The 42-year-old comic thrilled the Wimbledon audience with his caustic observations on racial and sexual politics.
For a comedian who bandies around the words ‘c***’ and ‘n****r’, Reginald D Hunter’s audience at the New Wimbledon Theatre – decidedly white, middle-aged, middle-class – came as a surprise on the surface.
But the 42-year-old comic has put in a lot of groundwork on the circuit to get him up to the stage of his own filmed tour (DVD out today), having started off stand-up as a dare, gigged heavily and featured on panel shows such as Have I Got News For You?, 8 out of 10 cats and QI.
Here, ‘Reg’ manages well the tricky balancing of satisfying both those used to his caustic observations on racial and sexual politics – his poster for Pride & Prejudice…& Niggas was banned from tubes – and those only aware of the televisual Reginald D Hunter Lite.
Indeed, the show starts with a disclaimer for his language. “Faggotry”, we learn, is not a derogatory term for homosexual behaviour as such but unnecessarily complication like health and safety.
And ‘n****r’ is not a derogatory term for black people but a term to describe any old honest Joe struggling to make ends meet, which he hastens to add includes 99% of us nowadays.
Most of the show is astute observational comedy on the oddities and nuances of our approach to the other gender and other races. See for one, his gag explaining the ridiculousness of women’s ideas on what men want.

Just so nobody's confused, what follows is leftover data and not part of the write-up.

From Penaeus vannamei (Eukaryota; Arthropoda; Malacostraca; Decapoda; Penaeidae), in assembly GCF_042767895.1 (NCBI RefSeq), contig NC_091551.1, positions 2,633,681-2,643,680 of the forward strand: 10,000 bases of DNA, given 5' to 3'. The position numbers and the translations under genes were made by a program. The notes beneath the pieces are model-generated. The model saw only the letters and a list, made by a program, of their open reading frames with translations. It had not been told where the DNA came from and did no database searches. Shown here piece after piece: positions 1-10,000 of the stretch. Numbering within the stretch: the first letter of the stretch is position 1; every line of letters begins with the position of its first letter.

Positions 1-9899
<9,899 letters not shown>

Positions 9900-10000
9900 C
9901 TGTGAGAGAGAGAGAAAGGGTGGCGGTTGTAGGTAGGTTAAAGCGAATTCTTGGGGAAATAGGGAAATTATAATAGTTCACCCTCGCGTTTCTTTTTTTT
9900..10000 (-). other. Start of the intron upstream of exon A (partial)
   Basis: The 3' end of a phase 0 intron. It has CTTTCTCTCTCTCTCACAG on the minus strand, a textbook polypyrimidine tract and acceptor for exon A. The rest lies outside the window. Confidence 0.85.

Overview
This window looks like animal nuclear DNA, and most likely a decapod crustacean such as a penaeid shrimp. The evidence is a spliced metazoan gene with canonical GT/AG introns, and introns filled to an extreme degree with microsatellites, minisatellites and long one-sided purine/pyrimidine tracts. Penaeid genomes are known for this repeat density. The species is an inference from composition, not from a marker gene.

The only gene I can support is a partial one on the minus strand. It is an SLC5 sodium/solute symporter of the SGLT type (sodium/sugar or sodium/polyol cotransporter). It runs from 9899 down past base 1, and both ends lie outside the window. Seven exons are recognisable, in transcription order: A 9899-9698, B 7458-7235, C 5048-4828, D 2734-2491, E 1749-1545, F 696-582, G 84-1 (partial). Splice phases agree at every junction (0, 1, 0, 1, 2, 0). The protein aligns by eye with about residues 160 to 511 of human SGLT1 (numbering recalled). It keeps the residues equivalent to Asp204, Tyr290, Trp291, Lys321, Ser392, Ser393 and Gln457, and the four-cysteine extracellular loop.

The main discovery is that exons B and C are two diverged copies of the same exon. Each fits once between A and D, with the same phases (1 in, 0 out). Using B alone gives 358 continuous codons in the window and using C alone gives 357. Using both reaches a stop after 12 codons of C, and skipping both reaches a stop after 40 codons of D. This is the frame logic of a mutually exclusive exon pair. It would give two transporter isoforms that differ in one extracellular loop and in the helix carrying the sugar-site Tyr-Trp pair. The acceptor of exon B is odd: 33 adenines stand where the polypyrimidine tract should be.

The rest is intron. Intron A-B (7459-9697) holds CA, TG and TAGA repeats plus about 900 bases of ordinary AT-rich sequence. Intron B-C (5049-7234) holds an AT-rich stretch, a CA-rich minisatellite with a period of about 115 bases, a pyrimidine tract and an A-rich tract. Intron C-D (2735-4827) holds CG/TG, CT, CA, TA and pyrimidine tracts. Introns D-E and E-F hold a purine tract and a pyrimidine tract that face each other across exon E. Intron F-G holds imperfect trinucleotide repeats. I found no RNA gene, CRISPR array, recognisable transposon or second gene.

“Men don’t like a challenge. What man has ever said: ‘I love p***y, but I wish it was just a bit harder to get?!’”
He adds all men really want is a woman that’s in the room and doesn’t stink of s*** – though the latter may be negotiable.
There’s a (un)healthy splattering of toilet humour, in the story of his unbridled joy and sense of peculiar union at sharing a urinal with a unknown Belgian to save time at a club. And also in one audience repartees in which he discusses who’s seen their own arsehole (he has) and how this is for him a barometer of trust.
Where he is not quite so strong is his broadsides at society at large, clearly influenced by his fiercely subversive support act, but without Hughes’ panache.
But, as he aimed to, Reginald D. Hunter certainly fulfilled his contractual obligations…to all comers.